Peacemaking and the Challenge of Violence in World Religions
Written by top practitioner-scholars who bring a critical yet empathetic eye to the topic, this textbook provides a comprehensive look at peace and violence in seven world religions. Offers a clear and systematic narrative with coverage of Buddhism, Christianity, Confucianism, Hinduism, Islam, Judaism, and Native American religions Introduces a different religion and its sacred texts in each chapter; discusses ideas of peace, war, nonviolence, and permissible violence; recounts historical responses to violence; and highlights individuals within the tradition working toward peace and justice Examines concepts within their religious context for a better understanding of the values, motivations, and ethics involved Includes student-friendly pedagogical features, such as enriching end-of-chapter critiques by practitioners of other traditions, definitions of key terms, discussion questions, and further reading sections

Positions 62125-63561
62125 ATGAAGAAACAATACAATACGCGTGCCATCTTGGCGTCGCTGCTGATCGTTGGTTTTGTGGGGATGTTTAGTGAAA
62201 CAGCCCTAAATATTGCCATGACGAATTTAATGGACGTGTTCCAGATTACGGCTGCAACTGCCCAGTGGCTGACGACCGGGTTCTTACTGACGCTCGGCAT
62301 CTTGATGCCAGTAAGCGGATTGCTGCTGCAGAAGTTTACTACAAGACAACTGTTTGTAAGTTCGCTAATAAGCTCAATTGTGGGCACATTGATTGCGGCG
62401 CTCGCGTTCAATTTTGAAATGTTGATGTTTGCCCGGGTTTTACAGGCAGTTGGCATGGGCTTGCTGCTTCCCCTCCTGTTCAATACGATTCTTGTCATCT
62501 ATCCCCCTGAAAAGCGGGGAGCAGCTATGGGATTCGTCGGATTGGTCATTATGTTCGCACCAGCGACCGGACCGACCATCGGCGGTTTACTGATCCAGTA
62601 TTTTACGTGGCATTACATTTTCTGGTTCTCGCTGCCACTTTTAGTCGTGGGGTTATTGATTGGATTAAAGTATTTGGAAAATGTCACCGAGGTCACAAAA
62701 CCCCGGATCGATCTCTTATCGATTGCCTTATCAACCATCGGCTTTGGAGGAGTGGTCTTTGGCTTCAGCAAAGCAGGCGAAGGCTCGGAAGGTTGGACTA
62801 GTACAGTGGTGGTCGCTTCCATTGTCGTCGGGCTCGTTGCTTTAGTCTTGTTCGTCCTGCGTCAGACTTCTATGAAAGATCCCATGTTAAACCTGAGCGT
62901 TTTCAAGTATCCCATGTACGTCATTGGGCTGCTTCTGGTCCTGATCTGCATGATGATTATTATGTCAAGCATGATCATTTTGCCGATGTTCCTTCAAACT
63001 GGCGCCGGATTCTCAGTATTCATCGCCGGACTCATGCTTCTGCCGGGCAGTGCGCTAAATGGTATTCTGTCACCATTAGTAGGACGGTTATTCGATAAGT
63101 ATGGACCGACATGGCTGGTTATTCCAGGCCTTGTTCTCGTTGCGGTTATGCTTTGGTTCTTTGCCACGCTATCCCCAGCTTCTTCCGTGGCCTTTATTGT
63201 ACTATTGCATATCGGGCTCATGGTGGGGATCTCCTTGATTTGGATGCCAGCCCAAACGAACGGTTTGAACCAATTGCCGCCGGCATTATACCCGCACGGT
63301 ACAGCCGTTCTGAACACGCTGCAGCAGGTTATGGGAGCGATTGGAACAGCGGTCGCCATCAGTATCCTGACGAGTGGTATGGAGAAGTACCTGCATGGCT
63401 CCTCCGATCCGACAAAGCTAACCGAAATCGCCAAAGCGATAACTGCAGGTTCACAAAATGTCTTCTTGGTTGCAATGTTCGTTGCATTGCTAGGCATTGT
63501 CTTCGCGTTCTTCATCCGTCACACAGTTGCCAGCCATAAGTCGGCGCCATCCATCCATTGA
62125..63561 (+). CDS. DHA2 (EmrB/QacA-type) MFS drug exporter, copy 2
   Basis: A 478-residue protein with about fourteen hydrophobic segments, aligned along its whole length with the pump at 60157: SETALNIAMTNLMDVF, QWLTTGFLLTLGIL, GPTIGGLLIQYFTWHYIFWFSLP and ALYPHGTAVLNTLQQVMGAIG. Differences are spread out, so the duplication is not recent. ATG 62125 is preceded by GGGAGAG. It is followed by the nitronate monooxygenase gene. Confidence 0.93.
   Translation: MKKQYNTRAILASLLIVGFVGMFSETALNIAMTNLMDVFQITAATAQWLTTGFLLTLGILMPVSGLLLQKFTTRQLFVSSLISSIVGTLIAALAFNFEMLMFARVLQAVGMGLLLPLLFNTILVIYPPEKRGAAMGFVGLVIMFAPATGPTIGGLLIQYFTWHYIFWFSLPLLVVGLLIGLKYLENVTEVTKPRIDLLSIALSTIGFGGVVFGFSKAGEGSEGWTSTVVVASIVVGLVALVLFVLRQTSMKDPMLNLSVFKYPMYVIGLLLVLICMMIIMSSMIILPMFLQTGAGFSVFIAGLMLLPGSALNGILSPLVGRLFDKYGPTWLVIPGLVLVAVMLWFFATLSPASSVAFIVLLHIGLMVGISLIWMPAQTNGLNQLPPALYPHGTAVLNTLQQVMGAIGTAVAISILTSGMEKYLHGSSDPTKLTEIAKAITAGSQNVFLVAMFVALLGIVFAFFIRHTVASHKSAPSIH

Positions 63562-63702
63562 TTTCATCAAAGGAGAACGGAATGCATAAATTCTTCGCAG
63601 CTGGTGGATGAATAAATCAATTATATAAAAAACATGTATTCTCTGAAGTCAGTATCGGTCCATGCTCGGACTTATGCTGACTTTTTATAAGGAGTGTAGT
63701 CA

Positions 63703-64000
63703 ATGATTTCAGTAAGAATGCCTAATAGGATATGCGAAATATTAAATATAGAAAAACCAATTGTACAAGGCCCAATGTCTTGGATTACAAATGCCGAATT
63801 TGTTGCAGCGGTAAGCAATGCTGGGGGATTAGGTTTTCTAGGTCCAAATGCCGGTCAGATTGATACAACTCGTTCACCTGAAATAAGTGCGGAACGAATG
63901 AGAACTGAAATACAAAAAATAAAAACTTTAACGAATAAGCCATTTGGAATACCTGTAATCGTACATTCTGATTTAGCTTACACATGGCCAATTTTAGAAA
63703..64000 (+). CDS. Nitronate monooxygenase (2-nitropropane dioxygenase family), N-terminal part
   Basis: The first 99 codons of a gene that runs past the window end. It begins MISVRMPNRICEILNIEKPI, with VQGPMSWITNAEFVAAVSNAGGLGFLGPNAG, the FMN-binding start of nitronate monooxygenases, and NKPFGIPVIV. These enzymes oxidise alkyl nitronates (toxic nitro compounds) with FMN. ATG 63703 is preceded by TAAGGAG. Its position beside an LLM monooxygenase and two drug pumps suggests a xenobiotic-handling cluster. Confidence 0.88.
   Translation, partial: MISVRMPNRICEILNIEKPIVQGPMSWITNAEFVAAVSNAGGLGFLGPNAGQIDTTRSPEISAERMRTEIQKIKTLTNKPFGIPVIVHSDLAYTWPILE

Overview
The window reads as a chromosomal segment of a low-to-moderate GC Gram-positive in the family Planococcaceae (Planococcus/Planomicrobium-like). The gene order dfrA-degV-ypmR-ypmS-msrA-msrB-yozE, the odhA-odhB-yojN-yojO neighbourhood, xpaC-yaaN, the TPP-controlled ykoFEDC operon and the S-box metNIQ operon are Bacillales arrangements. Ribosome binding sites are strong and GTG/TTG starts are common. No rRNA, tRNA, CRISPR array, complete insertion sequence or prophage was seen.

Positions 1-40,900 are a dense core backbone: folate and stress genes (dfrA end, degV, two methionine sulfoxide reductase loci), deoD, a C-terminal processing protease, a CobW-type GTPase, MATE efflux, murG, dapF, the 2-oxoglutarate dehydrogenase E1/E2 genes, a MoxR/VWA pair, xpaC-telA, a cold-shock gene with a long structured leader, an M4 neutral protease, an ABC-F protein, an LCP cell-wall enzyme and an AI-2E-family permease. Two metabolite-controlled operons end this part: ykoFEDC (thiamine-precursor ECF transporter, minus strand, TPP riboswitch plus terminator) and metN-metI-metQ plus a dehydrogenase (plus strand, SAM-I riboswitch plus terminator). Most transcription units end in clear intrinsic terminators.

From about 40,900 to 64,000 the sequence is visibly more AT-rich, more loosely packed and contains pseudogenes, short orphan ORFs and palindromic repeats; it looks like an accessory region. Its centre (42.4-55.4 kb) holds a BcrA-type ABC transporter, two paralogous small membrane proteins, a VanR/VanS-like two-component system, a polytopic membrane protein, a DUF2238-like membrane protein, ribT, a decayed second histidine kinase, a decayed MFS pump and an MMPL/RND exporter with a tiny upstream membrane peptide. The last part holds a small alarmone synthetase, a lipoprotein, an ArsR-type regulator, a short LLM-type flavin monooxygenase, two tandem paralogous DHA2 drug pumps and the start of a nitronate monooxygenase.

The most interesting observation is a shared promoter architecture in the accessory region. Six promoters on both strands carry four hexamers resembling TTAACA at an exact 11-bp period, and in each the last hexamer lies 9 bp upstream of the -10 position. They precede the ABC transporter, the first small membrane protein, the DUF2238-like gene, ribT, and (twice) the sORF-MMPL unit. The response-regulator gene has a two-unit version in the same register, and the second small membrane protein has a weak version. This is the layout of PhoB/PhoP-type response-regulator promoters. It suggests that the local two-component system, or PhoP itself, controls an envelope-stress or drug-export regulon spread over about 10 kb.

Acknowledgments xi Introduction 1Irfan A. Omar and Michael K. Duffey 1 Jihad and Nonviolence in the Islamic Tradition 9Irfan A. Omar Overview of the Islamic tradition 10 Ways of Understanding Violence and Nonviolence 13 Jihad in the Qur’an 15 Peacemaking and the challenge of violence 21 Nonviolent Activism: Key Muslim Figures 26 Conclusion 33 Questions for Discussion 35 Notes 35 References 36 Further Reading 38 Muslim Peacemaking and Civil Rights Organizations/Resources 39 Glossary 40 1.1 A Confucian Response 41Sin Yee Chan 1.2 A Jewish Response 44Joshua Ezra Burns 2 Christianity: From Peacemaking to Violence and Home Again 47Michael K. Duffey Who was Jesus? 49 Jesus, Nonviolence, and Peacemaking 50 A Brief History of Christian Nonviolence and Violence 55 Christian conscience 63 Peace through Nonviolence 65 Conclusion 69 Questions for discussion 70 Notes 70 References 72 Further Reading 73 2.1 A Buddhist Response 75Eleanor Rosch 2.2 A Muslim Response 80Irfan A. Omar 3 Jewish Ideologies of Peace and Peacemaking 83Joshua Ezra Burns What is Judaism? 84 Jewish Terms for Peace and Peacemaking 87 War and Peace in the Hebrew Scriptures 90 Pacifism in the Rabbinic Tradition 92 The State of Israel 95 Pursuing Peace 98 Conclusions and Future Prospects 101 Questions for Discussion 102 References 102 Further Reading 104 Glossary 105 3.1 A Christian Response 107Michael K. Duffey 3.2 A Native American Response 109Tink Tinker 4 From Sincerity of Thought to Peace “All Under Heaven” (Tianxia ?V??): The Confucian Stance on Peace and Violence 112Sin Yee Chan Introduction to Confucianism 113 Meanings of peace 117 Peace on the ground 120 Violence and war 122 Conclusion 129 Questions for discussion 130 Notes 131 References 132 Further reading 133 Glossary 134 4.1 A Buddhist Response 135Eleanor Rosch 4.2 A Jewish Response 139Joshua Ezra Burns 5 “Peace is the Strongest Force in the World”: Buddhist Paths to Peacemaking and Nonviolence 142Eleanor Rosch Overview of Buddhism 143 Historical Development of the Meanings of Peace, Nonviolence, and War 149 Moral Teachings Regarding Violence and Nonviolence 152 History of Buddhism’s Responses to Violence 154 Emerging Innovative Peacemaking Practices 158 Conclusions: What in Buddhism Provides the Means for Nonviolent Peacemaking? 161 Questions for Discussion 164 Notes 165 References 166 Further Reading 167 Buddhist Peacemaking Organizations and Resources 169 Glossary 170 5.1 A Hindu Response 173Kalpana Mohanty 5.2 A Native American Response 175Tink Tinker 6 Peacemaking and Nonviolence in the Hindu Tradition 178Kalpana Mohanty Introduction to the Hindu tradition 179 Peace, war, and nonviolence 180 Hinduism’s Response to Violence 182 Traditional Methods of Conflict Resolution 184 Mohandas K. Gandhi and the Satyagraha Movement 185 Practices and Disciplines that Contribute to Peacemaking 188 Hindu Peace Groups and Organizations 189 Innovative and Emerging Peacemaking Practices 190 Hindu Saints and Seminal Thinkers 192 Conclusion 195 Questions for Discussion 196 Notes 196 References 196 Further Reading 197 Hindu Peace Organizations 198 Glossary 198 6.1 A Christian Response 200Michael K. Duffey 6.2 A Muslim Response 202Irfan A. Omar 7 The Irrelevance of euro?]christian Dichotomies for Indigenous Peoples: Beyond Nonviolence to a Vision of Cosmic Balance 206Tink Tinker Religion 207 Balance as Reciprocal Dualism 210 Warfare 210 Nonviolence as Incompatible 215 World Incommensurability: the Dissimilitude of Otherness 216 Relationship = Less Extraneous Violence 219 Questions for discussion 220 Notes 221 References 223 Further reading 224 7.1 A Confucian Response 226Sin Yee Chan 7.2 A Hindu Response 230Kalpana Mohanty Conclusion 232Irfan A. Omar and Michael K. Duffey Index 236